Publishers, Readers and the Great War: Literature and Memory since 1918
£84, Bloomsbury Academic, 272pp, 15 ills -in page -index notes and refs, bibliog.
ISBN 978 1 4742 9149 1
Yes. Publishers, Readers and the Great War, is an academic work. Its price is academic and unfriendly. No doubt, sales to bejewelled libraries of universities will be profitable, yet this is a book which may well delight Great War bibliophiles at a happier price.
The overview of Great War writing post 1918, (un-statedly judged ‘amongst the best’) offers a fascinating overview of the influence of astute publishers, attuned to market moods and marketing techniques, and readership tends, which led authors to publishing successes.
Here, surprisingly, the work of the unfashionable and under regarded Gilbert Frankau, as well as the inevitable and risk-free choices Aldington, Brittain, Sassoon and Graves feature alongside Owen and others.
We also have an overview of the dissenting, disillusioned and disenchanted school of authors whose understandable antipathy to war. Although many have evaluated the work of these writers, many have made mountain of it. Personally, I am over disillusionment with the school of disillusioned authors, and if they have distorted history, so too have many ‘serious’ works on the Great War. Not least, the disillusioned earned the right to express their views.
In meeting veterans, it seemed clear to me that disillusionment was not primarily about the war they actually fought, but the failure of nations and politicians to heed the lessons of war to create a better and lasting peaceful future. And if that does not disillusion, it should.
Vincent Trott also returns repetitiously to the matter of creation and the influence of what he judges wartime ‘myths’ in Great War authorship. Most of those to which he refers seem to me to be ‘real’ myths. (Like the angels/archers who saved the BEF and the crucified Canadian.) I cannot regard reportage of mud, blood, fear, conditions in the trenches, sacrifice, and feelings of hopelessness under shell fire as myths. They are often clearly repeated facts in works written by those who were there.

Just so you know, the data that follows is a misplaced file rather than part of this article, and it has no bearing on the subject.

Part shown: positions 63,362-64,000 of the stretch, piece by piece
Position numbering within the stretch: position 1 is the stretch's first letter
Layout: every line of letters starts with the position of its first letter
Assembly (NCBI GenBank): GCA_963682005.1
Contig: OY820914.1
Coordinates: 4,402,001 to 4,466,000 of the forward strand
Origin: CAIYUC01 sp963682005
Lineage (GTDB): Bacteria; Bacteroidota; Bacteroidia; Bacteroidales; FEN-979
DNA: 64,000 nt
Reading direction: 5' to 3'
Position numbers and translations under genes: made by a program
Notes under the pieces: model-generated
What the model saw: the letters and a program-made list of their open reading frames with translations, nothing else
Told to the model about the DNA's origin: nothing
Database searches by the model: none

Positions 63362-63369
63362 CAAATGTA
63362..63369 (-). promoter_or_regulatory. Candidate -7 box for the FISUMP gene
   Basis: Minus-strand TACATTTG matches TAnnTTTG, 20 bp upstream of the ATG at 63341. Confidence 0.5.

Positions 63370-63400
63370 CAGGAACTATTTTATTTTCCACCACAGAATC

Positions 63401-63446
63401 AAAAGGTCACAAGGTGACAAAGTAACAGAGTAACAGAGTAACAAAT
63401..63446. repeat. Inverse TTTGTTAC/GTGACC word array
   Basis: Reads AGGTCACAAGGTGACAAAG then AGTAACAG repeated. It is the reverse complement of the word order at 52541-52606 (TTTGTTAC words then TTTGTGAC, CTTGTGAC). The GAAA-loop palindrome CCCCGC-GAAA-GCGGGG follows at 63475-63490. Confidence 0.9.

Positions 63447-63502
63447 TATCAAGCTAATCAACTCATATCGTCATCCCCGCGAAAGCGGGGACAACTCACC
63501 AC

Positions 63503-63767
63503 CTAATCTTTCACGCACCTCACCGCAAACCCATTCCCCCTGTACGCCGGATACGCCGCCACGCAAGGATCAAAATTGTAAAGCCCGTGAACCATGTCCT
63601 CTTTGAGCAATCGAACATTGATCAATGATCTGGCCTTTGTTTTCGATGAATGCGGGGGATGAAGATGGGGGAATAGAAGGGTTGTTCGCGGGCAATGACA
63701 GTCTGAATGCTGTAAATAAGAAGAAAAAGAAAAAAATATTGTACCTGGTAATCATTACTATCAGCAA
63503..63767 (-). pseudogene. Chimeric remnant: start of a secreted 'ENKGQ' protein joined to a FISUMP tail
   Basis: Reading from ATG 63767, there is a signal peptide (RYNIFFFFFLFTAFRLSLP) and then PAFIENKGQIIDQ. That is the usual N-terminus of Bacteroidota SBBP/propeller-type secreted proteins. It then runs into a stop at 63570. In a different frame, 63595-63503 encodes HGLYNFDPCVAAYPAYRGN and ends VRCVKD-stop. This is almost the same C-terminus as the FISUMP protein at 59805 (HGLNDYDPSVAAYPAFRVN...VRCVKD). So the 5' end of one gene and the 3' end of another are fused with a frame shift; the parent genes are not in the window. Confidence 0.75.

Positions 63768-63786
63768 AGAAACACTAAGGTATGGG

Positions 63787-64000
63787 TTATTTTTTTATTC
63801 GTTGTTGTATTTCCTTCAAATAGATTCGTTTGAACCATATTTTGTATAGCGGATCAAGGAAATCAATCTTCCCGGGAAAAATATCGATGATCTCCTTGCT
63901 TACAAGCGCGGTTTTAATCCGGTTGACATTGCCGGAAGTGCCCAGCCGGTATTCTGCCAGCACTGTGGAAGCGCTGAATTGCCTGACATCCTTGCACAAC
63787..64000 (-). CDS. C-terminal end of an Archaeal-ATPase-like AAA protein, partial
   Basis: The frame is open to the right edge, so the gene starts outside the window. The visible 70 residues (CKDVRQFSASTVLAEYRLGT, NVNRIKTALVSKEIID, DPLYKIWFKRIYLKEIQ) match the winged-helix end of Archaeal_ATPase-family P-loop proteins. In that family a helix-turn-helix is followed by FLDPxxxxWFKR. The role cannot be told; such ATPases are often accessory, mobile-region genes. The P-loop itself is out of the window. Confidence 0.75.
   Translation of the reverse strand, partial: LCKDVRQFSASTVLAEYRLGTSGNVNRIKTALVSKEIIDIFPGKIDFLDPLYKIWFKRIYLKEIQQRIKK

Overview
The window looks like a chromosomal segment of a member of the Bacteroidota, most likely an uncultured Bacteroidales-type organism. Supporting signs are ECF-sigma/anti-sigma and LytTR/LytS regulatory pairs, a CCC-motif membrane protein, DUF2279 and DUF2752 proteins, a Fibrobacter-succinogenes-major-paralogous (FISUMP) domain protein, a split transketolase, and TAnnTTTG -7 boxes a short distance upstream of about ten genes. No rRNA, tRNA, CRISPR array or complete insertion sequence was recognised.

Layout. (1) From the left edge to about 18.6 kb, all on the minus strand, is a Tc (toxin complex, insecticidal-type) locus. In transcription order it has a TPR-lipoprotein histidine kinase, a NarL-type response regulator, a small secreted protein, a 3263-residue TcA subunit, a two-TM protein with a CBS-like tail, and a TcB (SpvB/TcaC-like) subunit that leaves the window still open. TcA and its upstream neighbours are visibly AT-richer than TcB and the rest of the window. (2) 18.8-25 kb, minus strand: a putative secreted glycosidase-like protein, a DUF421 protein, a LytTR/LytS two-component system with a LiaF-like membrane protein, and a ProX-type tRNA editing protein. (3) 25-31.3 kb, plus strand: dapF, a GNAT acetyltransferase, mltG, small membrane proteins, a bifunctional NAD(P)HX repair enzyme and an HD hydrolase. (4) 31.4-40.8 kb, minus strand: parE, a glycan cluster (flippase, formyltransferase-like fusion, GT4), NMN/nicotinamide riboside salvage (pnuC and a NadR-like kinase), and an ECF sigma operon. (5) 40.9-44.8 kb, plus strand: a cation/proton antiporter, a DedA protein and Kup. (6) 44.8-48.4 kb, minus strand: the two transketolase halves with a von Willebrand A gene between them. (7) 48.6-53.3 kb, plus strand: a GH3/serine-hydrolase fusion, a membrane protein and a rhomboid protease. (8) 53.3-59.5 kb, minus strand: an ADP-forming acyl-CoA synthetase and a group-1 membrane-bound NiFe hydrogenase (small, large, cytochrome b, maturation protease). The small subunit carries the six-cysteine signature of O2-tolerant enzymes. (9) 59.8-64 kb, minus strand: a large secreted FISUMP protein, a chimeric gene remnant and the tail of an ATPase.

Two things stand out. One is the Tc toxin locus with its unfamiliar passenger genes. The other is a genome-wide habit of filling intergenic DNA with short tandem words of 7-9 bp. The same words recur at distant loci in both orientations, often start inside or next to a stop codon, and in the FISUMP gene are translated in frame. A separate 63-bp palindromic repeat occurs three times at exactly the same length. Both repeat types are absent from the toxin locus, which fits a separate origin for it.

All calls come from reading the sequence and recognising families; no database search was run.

The horrors of war were universal, shared, imprinted, remembered; not myths, not misconceptions. They were memories as real of those the Australian veteran who said, “Passchendaele mud? Yer should have seen the bloody Somme mud mate.”
There is much of interest, much to debate in this book and yet I judge its ‘cast’ of authors far too small, not fully representative of war writing and publishing as a whole after the war. Where are the authors judged by some as ‘secondary’, Ernest Raymond, V M Bates, Henry Williamson? Why is the fatuous, distorted, yet popular, Birdsong here rather than the magisterial 1961 novel by John Harris’ Covenant with Death?
Is this a harsh, unfair, judgment? Possibly, but at £80.00, few WFA members are likely to buy the book and be disillusioned by my opinions. But it is worth attempting to obtain a copy from your local library; if you have one, on interlibrary loan, if it works, or are not too convinced by my views on false mythology.